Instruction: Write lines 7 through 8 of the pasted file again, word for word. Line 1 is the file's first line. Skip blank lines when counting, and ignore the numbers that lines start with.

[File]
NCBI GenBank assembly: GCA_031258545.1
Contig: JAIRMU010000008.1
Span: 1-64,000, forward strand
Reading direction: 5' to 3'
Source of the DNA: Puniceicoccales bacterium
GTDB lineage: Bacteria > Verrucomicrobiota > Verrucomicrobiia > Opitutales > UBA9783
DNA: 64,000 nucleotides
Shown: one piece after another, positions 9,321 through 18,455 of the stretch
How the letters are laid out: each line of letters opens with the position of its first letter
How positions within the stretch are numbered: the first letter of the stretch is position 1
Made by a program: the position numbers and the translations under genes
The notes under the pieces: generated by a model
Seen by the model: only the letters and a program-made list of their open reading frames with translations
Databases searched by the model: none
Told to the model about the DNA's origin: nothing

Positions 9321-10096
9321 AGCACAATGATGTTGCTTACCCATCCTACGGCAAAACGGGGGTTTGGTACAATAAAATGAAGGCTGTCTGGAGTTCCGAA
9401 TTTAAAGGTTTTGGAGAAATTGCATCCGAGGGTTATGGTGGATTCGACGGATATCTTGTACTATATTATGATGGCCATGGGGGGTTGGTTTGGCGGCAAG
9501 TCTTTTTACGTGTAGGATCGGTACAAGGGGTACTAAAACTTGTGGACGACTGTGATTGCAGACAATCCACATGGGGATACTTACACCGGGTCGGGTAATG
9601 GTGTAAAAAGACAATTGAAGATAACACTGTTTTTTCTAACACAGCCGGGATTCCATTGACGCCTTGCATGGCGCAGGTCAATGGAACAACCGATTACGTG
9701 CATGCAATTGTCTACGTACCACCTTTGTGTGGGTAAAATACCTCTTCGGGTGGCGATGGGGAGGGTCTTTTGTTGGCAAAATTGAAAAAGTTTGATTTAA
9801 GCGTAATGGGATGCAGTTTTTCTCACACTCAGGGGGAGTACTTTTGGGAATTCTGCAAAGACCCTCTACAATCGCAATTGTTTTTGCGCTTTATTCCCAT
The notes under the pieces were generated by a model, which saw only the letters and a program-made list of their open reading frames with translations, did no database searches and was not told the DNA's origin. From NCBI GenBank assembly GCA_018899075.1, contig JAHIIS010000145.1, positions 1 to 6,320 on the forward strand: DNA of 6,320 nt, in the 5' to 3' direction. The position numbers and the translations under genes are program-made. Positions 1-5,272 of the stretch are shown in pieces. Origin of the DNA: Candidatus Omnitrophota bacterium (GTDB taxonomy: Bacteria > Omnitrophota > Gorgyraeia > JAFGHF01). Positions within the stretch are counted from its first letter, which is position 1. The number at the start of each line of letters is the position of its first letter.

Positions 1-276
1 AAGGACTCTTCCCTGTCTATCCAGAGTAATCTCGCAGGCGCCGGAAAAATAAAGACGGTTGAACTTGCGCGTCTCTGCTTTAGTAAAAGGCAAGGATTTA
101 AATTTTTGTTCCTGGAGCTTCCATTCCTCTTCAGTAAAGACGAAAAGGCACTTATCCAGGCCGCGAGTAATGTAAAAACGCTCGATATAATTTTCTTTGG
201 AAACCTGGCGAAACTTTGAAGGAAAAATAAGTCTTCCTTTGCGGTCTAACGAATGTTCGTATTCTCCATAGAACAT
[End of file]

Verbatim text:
DNA: 64,000 nucleotides
Shown: one piece after another, positions 9,321 through 18,455 of the stretch